How to plan your dream holiday, on a budget
You can have a special family vacation without maxing out credit cards. In fact, you can find real savings
Source: Best Health magazine, Summer 2014; Image: Thinkstock
This summer marks an exciting milestone for my family. In May we welcomed our second child’a beautiful baby boy. My husband and I have been excitedly planning what we hope will be an unforgettable summer vacation for our newly expanded family. As is the case for so many working parents, with the excitement comes the financial reality of maternity leave and adjusting to a reduced income’something that can most definitely cramp your style.
For me, the ideal family vacation balances relaxation and adult downtime with a mix of memorable experiences that my kids, my husband and I will look back on fondly. Sounds good in theory, but the reality for us this summer has meant working on a tighter budget to cover two weeks of food, travel, transportation and activities.
I started my planning with a concept known as ‘reverse engineering.’ This means I set a clear vision and intention for the type of holiday we want to have, and work backwards to identify how to make it happen. What kind of summer vacation experience did I want to create? (Answer: for my family to spend lots of time outdoors and in the water; to be able to cook; and to be with close friends.) How did I want to feel before the trip? (Not stressed.) During the trip? (Not stressed.) And after the trip? (Not tired!) From there I created a list of locations and then honed in on what was within financial reach.
We hoped to keep the total cost to less than $3,000 for the four of us for two weeks. I started by pricing out my first pick: a visit to friends in San Francisco, with a jaunt into the Napa Valley. While we would save money by staying with friends, I feared the cost of flights, rental cars and hotels would add up quickly. My rule of thumb for vacation budgeting is to keep air travel to less than half of the cost, which isn’t always easy.
When looking to get the best deals on flights and travel, I always start by comparing flight prices using kayak.com. Despite being an American site, Kayak offers extensive Canadian air travel information that pulls from all Canadian carriers and popular travel deal sites (including other discount sites such as expedia.ca and cheapoair.ca). Kayak then sorts and pulls flights based on the criteria you set; mine were price and minimal stopovers. Unfortunately, the best price I could find for our family worked out to be more than $1,800 in flights’too steep for this Smart Cookie.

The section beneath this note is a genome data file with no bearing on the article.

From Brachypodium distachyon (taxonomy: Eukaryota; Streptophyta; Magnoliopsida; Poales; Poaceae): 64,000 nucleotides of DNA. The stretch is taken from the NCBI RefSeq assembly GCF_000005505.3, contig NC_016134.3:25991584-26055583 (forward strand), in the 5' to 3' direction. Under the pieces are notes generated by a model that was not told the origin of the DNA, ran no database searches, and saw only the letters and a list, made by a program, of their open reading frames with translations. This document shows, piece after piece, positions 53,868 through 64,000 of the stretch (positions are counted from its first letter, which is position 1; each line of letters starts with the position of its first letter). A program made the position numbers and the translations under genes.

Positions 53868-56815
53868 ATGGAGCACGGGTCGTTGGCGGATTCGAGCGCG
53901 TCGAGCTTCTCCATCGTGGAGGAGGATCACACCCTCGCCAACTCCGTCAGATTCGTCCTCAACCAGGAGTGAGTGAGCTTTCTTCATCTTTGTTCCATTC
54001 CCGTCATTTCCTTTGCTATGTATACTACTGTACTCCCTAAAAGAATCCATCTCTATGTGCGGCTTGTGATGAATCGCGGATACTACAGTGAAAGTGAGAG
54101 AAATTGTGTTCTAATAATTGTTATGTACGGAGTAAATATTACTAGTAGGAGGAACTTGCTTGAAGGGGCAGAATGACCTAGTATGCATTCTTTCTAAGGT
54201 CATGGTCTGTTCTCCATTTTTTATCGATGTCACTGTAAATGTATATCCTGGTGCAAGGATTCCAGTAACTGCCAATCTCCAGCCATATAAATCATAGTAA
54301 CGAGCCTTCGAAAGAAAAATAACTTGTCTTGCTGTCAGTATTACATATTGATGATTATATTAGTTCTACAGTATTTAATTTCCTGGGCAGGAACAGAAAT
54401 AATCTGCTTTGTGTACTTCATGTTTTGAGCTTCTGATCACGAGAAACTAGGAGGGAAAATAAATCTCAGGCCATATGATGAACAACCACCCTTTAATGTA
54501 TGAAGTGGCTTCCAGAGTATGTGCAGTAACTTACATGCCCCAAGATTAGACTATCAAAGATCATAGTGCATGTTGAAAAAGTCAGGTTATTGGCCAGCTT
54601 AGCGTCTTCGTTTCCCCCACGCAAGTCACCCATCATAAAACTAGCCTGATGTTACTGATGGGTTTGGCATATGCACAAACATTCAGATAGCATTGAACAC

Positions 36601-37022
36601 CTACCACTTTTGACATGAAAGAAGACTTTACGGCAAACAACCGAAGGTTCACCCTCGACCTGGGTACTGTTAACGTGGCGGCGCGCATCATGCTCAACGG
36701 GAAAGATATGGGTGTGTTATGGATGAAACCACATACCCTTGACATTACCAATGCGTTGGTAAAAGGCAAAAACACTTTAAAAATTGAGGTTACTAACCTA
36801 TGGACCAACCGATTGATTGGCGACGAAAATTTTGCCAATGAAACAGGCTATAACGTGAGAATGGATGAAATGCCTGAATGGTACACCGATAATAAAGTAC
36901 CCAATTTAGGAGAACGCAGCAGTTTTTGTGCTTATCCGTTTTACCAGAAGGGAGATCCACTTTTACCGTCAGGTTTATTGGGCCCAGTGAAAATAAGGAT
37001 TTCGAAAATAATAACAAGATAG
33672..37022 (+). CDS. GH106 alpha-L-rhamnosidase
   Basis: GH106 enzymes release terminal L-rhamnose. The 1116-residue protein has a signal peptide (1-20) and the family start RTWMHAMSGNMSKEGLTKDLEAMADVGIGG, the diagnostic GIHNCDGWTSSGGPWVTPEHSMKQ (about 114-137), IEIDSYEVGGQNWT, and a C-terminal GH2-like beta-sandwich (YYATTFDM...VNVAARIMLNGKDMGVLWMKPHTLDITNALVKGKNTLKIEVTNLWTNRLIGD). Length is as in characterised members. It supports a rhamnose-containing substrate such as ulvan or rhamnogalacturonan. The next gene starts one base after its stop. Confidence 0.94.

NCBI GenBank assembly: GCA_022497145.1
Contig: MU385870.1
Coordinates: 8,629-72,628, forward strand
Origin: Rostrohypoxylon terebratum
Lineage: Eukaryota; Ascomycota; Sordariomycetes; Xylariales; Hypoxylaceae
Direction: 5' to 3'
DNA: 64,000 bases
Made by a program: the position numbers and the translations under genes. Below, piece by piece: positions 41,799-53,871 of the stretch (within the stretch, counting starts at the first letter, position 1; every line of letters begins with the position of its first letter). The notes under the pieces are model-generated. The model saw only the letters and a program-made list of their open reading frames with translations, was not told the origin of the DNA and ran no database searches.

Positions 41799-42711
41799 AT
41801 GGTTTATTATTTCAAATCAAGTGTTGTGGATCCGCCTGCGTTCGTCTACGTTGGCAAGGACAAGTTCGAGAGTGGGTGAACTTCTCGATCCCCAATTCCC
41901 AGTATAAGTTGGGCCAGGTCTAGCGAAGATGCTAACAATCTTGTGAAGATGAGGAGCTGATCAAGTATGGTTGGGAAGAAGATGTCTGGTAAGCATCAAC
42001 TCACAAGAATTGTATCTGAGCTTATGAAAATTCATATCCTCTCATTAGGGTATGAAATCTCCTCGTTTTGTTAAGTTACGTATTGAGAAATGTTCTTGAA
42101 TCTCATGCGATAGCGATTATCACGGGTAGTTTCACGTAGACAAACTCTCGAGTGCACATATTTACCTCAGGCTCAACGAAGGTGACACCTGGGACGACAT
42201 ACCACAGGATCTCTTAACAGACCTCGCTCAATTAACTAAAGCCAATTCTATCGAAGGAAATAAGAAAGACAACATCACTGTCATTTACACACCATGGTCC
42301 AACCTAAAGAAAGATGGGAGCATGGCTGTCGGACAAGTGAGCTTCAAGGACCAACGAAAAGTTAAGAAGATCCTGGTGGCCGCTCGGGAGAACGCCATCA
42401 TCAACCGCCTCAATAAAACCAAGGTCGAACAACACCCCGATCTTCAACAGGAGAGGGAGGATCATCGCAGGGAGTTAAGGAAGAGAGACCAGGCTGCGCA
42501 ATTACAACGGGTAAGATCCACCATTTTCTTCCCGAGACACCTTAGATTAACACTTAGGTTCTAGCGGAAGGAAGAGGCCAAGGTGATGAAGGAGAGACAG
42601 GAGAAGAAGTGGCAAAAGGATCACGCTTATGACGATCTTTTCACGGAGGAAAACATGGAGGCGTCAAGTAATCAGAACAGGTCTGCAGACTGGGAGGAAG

So, with our budget firm, I moved on to the next best location option, one that still included being near wine country somewhere (clearly a must for this trip!) but that allowed us to drive instead of fly.
After convincing some good friends that we should look at renting a cottage together on Lake Okanagan, we began investigating options. Sharing a cottage or vacation home is one of my favourite ways to save a bit on accommodations and get in some quality time with friends. The savings of shared accommodations adds up to at least $500 compared to renting independently. And another benefit of friends with kids is that you can take turns at child care if you want to take a night off for a romantic dinner, or just enjoy some alone time.
When it came to booking our cottage rental, I used airbnb.ca and vrbo.com as my first stops’both offer affordable nightly and weekly accommodations for homes, direct access to the owner and convenient payment. For this particular vacation rental, airbnb.ca ended up working best. I was able to get an extensive look at property options, and could also correspond with the owner quickly and easily.
(I’ve talked about it previously in this column, but it bears repeating: As a way to save more on vacations, I rent out our Vancouver home on airbnb.ca when we go away for holidays or long weekends. You list your space for a recommended price that is based on square footage, location and amenities, and you also get a $1 million insurance guarantee against damage or theft. In two years, we have earned $10,000, which has helped offset and even cover the cost of our vacations. Of course, there are risks; check airbnb.ca for more information.)
Finding ways to save for an enjoyable holiday comes down to planning and intent. I am looking forward to us sitting back and enjoying a lakeside retreat I truly believe is worth the investment.
Katie Dunsworth is one of the founding Smart Cookies, along with Andrea Baxter, Robyn Gunn, Sandra Hanna and Angela Self. They have published two books (smartcookies.com). You can follow Katie on Twitter @katie_dunsworth.
This article was originally titled "Healthy money: Dream holiday on a budget" in the Summer 2014 issue of Best Health. Subscribe today to get the full Best Health experience’and never miss an issue!